Volunteers are needed to turn their vehicle into a “Batmobile,” of sorts, to help collect data on the state’s nocturnal flying mammals.
The Iowa Department of Natural Resources and Iowa State University are seeking volunteers for an annual bat acoustic monitoring survey to see how a spreading disease has impacted Iowa’s nine species of bat.
“It should help us see additional declines in the population numbers, also we’re hoping we’re going to see a recovery,” said Karen Kinkead, wildlife diversity program coordinator with the Iowa DNR.
In 2015, the Iowa DNR’s Volunteer Wildlife Monitoring Program partnered with ISU to create volunteer survey routes in select counties for the bat acoustic monitoring effort.
The program was created to monitor bat population patterns being impacted by increased cases of white-nose syndrome, a disease that affects hibernating bats.
Caused by a fungus and discovered in North America more than a decade ago, white-nose syndrome has spread rapidly and has been attributed to the death of millions of bats across the country, according to the U.S. Fish and Wildlife Service.
White-nose syndrome was first identified near Albany, N.Y., around 2005, according to the service. It has since spread west and was first discovered in Iowa’s Jackson County around 2011-2012.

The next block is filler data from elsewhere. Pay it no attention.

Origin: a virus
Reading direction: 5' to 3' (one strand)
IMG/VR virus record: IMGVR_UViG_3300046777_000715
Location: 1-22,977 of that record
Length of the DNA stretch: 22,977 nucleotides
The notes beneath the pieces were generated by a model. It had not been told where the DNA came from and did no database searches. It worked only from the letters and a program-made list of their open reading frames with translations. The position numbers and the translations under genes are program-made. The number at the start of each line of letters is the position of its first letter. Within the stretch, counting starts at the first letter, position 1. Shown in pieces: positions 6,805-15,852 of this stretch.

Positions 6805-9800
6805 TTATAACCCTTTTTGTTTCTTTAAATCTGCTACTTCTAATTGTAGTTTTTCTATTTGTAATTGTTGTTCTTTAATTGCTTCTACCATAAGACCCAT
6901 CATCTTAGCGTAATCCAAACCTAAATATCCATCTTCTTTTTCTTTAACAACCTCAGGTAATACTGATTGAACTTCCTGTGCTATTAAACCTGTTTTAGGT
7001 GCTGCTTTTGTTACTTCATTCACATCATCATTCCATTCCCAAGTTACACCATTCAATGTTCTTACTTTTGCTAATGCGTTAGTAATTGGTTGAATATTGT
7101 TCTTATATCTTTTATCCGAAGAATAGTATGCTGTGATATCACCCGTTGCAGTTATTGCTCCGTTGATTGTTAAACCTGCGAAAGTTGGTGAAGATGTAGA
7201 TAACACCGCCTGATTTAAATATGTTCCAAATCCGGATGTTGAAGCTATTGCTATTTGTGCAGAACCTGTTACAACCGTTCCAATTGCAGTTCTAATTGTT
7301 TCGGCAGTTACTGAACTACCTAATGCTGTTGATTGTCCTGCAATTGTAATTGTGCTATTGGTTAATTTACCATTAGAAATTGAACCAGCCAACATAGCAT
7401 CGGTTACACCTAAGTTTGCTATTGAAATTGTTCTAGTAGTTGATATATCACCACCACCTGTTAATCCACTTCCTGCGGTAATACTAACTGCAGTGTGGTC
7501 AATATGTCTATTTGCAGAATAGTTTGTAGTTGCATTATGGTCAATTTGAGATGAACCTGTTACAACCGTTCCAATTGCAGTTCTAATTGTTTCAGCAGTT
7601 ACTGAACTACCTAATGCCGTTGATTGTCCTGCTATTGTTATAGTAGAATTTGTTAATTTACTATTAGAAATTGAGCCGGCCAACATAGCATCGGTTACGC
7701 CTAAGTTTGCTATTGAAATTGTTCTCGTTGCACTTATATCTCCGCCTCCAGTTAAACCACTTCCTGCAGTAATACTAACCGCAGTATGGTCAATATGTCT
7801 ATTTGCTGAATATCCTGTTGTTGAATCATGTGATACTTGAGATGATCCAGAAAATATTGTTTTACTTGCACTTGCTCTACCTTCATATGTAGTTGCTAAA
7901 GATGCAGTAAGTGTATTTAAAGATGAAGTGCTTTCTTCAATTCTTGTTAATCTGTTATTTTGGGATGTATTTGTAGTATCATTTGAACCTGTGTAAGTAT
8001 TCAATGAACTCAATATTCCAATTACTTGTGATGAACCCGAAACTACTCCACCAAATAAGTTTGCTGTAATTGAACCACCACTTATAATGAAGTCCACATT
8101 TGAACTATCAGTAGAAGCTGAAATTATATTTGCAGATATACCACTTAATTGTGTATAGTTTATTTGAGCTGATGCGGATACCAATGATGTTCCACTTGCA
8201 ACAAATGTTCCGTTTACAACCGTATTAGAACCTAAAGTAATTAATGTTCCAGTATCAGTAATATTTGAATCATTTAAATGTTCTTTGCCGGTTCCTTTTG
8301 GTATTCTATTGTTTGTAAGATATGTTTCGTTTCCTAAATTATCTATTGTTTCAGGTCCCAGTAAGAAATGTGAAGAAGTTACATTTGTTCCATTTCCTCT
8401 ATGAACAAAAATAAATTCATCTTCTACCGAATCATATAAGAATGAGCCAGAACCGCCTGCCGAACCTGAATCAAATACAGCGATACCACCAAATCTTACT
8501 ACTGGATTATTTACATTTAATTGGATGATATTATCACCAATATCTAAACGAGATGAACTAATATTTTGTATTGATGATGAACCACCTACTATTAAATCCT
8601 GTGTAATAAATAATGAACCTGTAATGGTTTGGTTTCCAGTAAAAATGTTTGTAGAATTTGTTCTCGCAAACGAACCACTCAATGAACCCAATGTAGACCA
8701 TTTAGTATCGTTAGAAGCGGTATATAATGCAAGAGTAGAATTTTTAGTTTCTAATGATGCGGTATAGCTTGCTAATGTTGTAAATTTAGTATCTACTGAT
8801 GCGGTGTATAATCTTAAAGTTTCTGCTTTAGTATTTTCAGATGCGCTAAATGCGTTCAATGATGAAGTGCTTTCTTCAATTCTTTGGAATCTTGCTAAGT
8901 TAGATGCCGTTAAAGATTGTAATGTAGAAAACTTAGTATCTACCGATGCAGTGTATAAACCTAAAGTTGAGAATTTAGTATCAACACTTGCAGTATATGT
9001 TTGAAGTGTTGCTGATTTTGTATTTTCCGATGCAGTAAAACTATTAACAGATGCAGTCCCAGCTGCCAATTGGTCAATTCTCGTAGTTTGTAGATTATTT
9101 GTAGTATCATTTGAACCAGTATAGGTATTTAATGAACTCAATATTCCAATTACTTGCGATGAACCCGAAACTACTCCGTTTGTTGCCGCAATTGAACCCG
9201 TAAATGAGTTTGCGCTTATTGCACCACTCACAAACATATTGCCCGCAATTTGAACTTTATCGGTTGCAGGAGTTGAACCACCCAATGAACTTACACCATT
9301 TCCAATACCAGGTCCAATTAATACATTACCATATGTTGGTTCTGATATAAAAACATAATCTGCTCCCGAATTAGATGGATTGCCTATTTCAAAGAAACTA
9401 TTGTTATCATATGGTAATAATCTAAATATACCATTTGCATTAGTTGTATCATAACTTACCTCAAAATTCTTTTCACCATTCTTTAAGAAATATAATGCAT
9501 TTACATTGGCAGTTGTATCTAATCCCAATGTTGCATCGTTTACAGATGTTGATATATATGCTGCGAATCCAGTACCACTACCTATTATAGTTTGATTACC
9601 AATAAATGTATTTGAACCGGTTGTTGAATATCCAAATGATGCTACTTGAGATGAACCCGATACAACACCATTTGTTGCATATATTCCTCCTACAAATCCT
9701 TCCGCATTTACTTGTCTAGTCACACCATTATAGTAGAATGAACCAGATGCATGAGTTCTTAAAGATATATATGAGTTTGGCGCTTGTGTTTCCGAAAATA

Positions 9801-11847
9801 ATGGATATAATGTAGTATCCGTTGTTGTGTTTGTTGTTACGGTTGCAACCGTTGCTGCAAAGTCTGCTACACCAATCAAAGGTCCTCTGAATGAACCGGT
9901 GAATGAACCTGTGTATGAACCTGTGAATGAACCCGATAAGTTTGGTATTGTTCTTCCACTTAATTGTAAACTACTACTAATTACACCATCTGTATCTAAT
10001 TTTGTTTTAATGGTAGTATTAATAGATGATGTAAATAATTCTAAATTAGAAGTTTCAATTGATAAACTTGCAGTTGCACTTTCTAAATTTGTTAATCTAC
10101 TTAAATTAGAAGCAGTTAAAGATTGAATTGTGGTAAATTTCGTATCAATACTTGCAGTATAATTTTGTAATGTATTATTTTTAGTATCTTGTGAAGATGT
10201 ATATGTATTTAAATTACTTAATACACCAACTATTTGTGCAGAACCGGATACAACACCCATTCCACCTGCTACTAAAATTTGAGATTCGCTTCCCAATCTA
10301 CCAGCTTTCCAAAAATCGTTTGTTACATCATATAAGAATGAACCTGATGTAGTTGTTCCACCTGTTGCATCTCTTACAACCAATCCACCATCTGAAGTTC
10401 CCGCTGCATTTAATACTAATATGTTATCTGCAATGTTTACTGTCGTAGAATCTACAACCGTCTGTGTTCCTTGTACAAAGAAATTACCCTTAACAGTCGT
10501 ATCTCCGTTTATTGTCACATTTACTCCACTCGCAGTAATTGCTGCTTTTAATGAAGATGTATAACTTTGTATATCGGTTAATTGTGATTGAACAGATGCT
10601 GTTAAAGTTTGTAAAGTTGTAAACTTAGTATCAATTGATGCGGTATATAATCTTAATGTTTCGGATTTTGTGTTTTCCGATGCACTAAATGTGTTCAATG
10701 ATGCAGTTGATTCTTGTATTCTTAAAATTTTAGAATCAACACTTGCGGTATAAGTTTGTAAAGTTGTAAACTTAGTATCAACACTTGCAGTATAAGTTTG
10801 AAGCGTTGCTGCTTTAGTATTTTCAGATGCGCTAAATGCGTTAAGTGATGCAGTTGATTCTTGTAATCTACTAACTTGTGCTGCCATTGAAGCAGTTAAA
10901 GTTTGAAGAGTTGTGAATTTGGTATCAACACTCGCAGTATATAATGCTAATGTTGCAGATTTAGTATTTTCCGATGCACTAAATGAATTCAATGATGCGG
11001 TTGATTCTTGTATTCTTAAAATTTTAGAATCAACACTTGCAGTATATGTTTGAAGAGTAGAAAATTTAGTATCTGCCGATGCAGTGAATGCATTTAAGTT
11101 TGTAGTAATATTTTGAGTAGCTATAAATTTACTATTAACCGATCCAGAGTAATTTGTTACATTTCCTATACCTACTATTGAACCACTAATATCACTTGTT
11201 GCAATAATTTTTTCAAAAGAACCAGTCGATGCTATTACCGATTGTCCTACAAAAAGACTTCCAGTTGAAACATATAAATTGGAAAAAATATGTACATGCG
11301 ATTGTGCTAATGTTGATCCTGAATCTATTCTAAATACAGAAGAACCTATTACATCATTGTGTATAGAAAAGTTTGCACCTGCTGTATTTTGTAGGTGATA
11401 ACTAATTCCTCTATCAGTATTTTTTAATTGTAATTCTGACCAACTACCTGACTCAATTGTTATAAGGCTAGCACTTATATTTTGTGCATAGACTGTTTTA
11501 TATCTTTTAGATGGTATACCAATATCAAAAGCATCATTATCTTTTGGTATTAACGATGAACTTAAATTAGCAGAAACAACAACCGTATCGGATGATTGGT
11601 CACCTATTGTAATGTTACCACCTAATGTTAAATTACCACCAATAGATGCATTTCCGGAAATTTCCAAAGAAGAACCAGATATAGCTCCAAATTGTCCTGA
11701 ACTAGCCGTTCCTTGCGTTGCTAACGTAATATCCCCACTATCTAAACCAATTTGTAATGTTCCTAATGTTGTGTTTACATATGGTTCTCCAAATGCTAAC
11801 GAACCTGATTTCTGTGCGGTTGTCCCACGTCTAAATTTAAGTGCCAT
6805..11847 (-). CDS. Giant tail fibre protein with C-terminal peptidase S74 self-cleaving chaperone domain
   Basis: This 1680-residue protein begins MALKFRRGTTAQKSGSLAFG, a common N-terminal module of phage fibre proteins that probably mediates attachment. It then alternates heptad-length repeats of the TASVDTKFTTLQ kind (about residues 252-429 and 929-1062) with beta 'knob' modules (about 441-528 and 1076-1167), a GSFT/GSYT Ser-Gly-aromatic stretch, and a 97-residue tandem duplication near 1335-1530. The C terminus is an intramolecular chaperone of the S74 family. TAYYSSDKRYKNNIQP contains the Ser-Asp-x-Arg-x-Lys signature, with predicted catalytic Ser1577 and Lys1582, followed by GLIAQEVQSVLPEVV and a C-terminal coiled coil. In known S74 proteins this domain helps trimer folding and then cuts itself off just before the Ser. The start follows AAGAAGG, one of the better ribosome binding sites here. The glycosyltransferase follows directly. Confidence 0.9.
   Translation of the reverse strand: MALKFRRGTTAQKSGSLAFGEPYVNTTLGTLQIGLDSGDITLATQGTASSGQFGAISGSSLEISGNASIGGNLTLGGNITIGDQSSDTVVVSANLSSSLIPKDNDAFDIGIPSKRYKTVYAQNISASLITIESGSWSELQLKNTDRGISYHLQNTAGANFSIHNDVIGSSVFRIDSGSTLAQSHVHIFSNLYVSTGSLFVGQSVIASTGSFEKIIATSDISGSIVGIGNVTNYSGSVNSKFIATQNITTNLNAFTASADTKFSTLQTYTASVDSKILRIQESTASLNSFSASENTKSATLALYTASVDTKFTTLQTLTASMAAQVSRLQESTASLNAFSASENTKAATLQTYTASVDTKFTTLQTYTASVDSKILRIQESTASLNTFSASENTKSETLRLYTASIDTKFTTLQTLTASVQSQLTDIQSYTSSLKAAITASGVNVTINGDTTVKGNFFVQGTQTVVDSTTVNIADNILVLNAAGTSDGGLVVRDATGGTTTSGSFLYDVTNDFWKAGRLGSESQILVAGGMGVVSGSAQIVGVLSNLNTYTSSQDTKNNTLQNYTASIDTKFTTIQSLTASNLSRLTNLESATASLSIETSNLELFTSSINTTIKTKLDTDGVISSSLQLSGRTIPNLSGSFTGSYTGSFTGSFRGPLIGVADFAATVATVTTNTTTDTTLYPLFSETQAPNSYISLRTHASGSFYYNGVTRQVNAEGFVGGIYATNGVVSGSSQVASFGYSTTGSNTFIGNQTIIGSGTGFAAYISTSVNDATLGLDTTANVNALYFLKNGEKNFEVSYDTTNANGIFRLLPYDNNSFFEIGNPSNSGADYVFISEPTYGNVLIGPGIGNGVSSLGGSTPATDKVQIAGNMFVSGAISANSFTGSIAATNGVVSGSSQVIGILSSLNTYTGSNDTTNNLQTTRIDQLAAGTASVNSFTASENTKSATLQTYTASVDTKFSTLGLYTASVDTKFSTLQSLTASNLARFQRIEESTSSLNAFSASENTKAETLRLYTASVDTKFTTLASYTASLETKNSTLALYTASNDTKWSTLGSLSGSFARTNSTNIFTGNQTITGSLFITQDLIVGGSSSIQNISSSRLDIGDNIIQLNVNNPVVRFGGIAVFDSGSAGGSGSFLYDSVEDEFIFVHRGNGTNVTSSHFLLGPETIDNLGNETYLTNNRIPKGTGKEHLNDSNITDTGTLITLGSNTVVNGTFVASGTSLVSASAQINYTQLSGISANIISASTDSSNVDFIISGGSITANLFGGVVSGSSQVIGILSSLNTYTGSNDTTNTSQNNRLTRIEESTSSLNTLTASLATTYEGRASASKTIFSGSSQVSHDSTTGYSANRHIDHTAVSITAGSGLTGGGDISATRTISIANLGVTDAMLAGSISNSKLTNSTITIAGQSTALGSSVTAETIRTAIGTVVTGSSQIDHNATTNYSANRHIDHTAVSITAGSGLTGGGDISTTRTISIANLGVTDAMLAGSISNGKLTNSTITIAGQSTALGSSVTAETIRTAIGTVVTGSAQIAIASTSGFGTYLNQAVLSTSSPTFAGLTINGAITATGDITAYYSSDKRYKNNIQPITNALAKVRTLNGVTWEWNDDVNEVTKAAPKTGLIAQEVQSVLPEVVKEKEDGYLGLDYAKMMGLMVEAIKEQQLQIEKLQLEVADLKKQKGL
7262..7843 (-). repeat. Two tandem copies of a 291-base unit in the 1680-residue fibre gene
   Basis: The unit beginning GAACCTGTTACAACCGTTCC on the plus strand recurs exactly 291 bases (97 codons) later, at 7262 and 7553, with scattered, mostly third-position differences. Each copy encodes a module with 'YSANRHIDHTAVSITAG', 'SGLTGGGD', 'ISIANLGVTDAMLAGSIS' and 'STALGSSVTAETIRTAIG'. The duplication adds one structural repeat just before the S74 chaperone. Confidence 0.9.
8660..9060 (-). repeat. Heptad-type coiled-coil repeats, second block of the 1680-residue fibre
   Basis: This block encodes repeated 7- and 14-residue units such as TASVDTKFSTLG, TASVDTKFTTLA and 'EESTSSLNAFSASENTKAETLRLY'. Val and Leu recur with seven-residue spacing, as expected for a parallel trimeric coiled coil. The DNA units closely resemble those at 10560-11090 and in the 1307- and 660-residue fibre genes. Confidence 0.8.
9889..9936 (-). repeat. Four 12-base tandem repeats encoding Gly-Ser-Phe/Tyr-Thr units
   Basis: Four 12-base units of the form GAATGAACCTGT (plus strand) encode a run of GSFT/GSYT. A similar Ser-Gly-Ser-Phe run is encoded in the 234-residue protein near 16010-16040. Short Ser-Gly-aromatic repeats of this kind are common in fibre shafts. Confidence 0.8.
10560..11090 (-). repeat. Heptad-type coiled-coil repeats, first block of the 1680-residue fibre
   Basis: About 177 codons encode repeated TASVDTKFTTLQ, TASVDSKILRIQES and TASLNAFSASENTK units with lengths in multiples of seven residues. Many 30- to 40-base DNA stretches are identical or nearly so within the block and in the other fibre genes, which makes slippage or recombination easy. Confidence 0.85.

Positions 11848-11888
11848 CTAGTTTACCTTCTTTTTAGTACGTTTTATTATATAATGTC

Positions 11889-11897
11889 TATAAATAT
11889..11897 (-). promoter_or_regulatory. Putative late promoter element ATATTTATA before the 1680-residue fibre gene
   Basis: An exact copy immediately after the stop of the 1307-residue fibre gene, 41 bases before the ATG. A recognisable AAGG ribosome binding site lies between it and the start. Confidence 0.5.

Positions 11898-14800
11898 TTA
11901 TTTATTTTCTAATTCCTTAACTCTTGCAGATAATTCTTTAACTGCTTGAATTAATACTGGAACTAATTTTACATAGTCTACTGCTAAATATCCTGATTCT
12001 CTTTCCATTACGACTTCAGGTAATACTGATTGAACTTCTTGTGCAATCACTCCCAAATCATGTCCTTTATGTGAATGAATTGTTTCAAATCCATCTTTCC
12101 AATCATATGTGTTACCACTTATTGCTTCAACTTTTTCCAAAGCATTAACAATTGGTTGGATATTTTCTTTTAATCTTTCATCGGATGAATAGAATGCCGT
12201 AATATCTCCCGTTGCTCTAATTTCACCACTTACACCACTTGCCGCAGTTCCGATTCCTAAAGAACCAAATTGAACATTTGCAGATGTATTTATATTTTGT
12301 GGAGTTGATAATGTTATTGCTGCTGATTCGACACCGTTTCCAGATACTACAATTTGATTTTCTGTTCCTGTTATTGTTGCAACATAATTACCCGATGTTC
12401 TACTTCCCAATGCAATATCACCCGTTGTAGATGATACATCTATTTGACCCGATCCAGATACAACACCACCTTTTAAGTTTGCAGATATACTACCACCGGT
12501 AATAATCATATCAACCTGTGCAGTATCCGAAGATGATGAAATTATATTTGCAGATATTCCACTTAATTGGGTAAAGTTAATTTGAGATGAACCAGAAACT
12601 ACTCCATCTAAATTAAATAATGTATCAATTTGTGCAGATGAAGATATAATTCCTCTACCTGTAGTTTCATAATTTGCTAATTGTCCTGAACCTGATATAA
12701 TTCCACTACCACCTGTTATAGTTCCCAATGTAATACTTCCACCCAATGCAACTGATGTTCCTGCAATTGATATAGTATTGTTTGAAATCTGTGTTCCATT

As of last year, white-nose syndrome had been identified in six additional counties, including Dubuque, Clayton, Des Moines, Van Buren, Jasper and Webster.
By monitoring bat populations, officials hope to better understand the impacts of the spreading disease.
As of last week, volunteers were sought in Dubuque, Jackson and Clayton counties.
Program participants will mount acoustic recording equipment on the top of their car and drive specific routes. The equipment records bat echolocation calls to identify areas of high bat activity.
Volunteers will work in teams of two — one to drive at about 20 mph and the other to monitor the equipment and direct the driver along the specific route.
Monitoring takes place at night, once in June and again in July.
More information can be found at the Iowa DNR website.
While bats sometimes get a bad rap, the U.S. Fish and Wildlife Service reports they contribute around $3.7 billion worth of insect control each year for agriculture.
“They’re nature’s exterminators. They’re a part of the ecosystem,” Kinkead said.
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